*Towards a Fully Inclusive Mathematics Profession: How One Math Society Wrestled With a Legacy of Racism*

With Francis Su 10 May 2024

*Abstract:* There are many obstacles to the support of inclusive mathematical communities, including historical discrimination. In 2021, the American Mathematical Society (AMS) released a report that wrestled with the legacy of racism within the society by interviewing mathematicians about their experiences, naming specific historical injustices, outlining patterns of exclusion, and making recommendations to the society for change. As VP of AMS at the time and co-chair of the Task Force that produced the report, Francis will describe the efforts of the task force, some of its findings, what has happened since then, and lessons learned.

###### Readings for Theme Four

- Cheryl Praeger and Lesley Ward, Women Working in Mathematics in Australian Universities and the Women in Mathematics Special Interest Group. PDF here (first article).
- Interview with Ben Burton on The Neumann Talk, especially minutes 36:00-42:00 on improving gender representation in math competitions.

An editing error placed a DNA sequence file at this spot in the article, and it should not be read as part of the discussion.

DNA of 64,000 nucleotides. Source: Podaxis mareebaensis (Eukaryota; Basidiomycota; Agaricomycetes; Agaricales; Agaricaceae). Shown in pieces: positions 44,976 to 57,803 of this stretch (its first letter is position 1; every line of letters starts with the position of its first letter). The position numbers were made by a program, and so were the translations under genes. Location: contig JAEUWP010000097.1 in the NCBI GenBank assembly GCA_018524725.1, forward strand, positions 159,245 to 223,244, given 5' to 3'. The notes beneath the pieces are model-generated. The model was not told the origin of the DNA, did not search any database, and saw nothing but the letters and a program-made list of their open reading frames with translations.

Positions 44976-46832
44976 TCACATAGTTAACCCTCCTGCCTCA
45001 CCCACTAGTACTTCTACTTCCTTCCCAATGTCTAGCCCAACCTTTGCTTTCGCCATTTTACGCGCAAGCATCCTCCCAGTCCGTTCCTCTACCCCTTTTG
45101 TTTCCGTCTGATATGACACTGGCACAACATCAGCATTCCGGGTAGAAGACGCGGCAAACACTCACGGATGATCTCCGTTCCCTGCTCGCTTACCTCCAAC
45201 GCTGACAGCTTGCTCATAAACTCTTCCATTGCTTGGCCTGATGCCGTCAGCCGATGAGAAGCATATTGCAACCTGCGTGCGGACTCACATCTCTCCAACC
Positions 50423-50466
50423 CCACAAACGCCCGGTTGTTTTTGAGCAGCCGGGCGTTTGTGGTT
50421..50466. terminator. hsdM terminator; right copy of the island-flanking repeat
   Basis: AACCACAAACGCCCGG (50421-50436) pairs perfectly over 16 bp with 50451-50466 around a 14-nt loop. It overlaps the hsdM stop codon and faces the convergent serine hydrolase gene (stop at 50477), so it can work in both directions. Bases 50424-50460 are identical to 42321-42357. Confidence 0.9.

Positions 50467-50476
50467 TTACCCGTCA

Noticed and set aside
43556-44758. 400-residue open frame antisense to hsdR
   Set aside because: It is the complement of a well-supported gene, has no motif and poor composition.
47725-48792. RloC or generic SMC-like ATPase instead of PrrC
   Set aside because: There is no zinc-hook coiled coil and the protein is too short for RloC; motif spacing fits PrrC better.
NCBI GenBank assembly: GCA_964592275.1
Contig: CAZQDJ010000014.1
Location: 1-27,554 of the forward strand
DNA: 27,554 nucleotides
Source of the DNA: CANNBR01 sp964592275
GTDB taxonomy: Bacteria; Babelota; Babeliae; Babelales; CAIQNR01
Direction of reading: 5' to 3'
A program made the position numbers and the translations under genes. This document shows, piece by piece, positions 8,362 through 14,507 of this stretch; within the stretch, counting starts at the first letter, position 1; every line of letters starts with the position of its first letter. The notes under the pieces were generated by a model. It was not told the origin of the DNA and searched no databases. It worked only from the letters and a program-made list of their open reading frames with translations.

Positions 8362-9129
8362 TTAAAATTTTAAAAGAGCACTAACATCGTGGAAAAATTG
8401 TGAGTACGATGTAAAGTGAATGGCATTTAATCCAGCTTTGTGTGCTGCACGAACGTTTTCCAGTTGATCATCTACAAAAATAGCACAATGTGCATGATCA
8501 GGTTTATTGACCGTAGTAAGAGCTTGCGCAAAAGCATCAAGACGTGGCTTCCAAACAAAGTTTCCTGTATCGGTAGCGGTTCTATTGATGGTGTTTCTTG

- Alice Silverberg, He reminds me of myself at that age.
- Rachel Bernstein, Belief that some fields require ‘brilliance’ may keep women out. Also skim the associated research article (especially the diagrams).
- In the American Mathematical Society’s report
*Towards a Fully Inclusive Mathematics Profession*, read the*Preface*(story of William Claytor) and*Chapter 5*(Lack of Professional Respect). - Robin Wilson, “A View of Mathematics from Behind the Veil”, pp. 43-46 in:
*Living Proof: Stories of Resilience Along the Mathematical Journey**.* - Emille Davie Lawrence, “A Dream Almost Deferred”, pp. 104-105 in:
*Living Proof: Stories of Resilience Along the Mathematical Journey**.*

##### Theme Five: Impact on Teaching and Communicating Mathematics

*Mathematical Journey into Inclusive Teaching*

With Amie Albrecht and Eddie Woo 24 May 2024

*Abstract:* Amie Albrecht (UniSA) and Eddie Woo (USyd) will join us in Week 9 of the Perspectives Seminar. Albrecht is a mathematician at UniSA now doing work in mathematics education, and Woo is a well-known Australian mathematics teacher, now Professor of Practice at USyd working to help other teachers improve their craft. They will share their journeys, their insights into what it means to teach mathematics inclusively, and what university educators can learn from those whose expertise is in maths education.. In discussion, we’ll think about how we can improve our own practice of teaching maths in inclusive ways.

*Public Lecture: Using math to invent solutions* to large-scale human problems, just in time to survive AI

With Po-Shen Loh 29 May 2024

*Communicating maths for the public*